7th July 2020
For ScreenSkills, awarding Thomas Gude a bursary was what you could call a calculated risk.
In 2019, after four years working for small prop and effects houses, Thomas was hired to design and run the builds for big special effects rigs on the film Fast and Furious 9.
Safety is obviously paramount and with the kinds of stunts the action film franchise is known for Thomas wanted to do a course - called FEA Simulation - that helped him calculate the risks more quickly.
He explains: “FEA stands for finite element analysis; it’s a method of simulating loads and stresses within a structure, say a steel structure, [when] you’re moving it about and it’s got a weight or actor hanging off it and got to be a specific size and shape but most importantly it has to be safe.
“Traditionally there’s hand calculations that you’d do. The advantage of the simulation is it speeds everything up and also shows things you may not have spotted. The crux of it is it enables you to produce work safely and in a timely manner.”
Thomas had heard from a colleague on a previous project about training bursaries being available. He was guided by technicians’ union Bectu towards ScreenSkills so applied online. He had already been accepted onto an FEA course run by software specialist Solid Solutions when he got an email saying ScreenSkills was awarding him the bursary of just over £1,200 that he had applied for - a proportion of the course fee.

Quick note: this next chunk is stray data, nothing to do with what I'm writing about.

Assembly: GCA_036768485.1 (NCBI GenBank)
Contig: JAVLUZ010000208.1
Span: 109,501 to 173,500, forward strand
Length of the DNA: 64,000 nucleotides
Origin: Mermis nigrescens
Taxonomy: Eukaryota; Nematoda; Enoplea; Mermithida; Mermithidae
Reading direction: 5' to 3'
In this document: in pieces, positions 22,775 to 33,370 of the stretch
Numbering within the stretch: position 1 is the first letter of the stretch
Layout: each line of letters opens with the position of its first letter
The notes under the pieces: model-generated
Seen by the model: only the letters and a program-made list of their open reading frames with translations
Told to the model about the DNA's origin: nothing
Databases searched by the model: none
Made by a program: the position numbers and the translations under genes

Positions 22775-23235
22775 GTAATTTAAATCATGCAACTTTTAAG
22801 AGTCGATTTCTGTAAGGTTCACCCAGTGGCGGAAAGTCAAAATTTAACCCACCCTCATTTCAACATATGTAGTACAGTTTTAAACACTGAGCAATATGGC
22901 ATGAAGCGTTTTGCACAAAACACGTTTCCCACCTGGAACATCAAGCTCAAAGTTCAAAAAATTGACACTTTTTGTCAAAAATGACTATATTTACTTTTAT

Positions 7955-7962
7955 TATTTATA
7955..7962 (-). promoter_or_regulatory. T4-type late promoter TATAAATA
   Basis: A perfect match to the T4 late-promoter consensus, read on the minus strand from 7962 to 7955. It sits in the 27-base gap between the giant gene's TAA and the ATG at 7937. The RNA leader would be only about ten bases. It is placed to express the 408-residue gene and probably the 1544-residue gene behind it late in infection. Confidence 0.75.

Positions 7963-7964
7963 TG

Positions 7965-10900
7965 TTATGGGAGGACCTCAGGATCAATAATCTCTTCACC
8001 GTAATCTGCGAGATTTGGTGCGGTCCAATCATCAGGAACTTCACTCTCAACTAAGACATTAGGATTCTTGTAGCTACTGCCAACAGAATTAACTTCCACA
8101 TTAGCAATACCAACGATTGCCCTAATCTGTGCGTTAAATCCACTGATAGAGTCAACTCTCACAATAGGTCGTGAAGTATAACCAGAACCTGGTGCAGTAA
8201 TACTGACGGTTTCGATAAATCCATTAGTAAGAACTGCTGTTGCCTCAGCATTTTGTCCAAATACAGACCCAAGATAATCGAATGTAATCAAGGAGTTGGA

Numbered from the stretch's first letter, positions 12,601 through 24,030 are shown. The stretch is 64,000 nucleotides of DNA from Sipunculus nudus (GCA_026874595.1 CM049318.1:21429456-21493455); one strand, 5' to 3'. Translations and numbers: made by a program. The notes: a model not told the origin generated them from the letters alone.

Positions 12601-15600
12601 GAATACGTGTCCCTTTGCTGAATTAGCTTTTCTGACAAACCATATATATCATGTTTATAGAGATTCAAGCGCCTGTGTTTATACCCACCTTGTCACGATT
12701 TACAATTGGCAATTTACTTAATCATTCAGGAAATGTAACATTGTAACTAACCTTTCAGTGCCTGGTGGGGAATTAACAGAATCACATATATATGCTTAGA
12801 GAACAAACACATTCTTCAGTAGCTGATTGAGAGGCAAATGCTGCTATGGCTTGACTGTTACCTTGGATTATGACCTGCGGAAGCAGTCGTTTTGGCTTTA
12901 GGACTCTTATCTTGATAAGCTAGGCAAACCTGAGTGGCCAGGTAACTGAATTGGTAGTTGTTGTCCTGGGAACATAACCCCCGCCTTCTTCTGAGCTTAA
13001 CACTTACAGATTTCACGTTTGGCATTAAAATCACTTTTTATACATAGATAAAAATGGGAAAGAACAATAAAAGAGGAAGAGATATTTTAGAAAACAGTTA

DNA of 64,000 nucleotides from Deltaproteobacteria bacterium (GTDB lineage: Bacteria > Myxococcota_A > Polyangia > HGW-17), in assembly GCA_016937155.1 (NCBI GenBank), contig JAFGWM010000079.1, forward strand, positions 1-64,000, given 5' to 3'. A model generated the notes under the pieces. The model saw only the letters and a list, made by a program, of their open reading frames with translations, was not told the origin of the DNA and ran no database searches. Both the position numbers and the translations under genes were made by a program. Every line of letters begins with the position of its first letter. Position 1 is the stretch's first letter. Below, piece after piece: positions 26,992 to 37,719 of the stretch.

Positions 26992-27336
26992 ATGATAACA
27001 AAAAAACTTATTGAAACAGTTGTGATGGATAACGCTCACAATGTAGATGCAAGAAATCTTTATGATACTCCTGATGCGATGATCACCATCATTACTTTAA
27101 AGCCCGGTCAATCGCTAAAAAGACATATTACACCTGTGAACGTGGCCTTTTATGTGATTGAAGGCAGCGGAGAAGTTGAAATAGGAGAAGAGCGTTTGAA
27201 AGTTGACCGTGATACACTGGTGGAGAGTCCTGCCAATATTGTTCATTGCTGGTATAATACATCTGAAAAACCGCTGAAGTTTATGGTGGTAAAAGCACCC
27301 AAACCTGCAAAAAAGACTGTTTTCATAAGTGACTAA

“The bursary has really helped,” says Surrey-based Thomas. He had to take unpaid time off to do the course and that, coupled with the cost of the course, would have “been a big hit on the finances, so it was great for ScreenSkills to help alleviate this”.
After Fast and Furious, Thomas was snapped up as an SFX designer on Disney’s live-action remake of The Little Mermaid - filmed at Pinewood.
His career in film is now well underway, although it was not where he started. Having studied engineering at university, Thomas was working for a loudspeaker manufacturer until he was inspired to turn to the screen industries after going on the Warner Bros. Harry Potter tour.
He acknowledges that, “my route into the industry is perhaps a little less direct than others”. However, now with the FEA training, he now has more strings to his bow.
“The course was very helpful and I felt a lot more confident going into the next job with a new tool and skillset that should help develop my career in this industry.”
His tip to anyone thinking of applying is, “express how it’s going to help you and the industry and why it’s a necessary skill to have.” He adds: “I’d definitely say to anyone thinking of applying, ‘Go for it.’ The money’s there to help people.”
ScreenSkills bursaries are supported by BFI-awarded National Lottery funds, by industry contributions to the Film, High-end TV, Children’s TV and Animation Skills Funds and through money from the Television Skills Fund targeted at improving diversity and inclusivity
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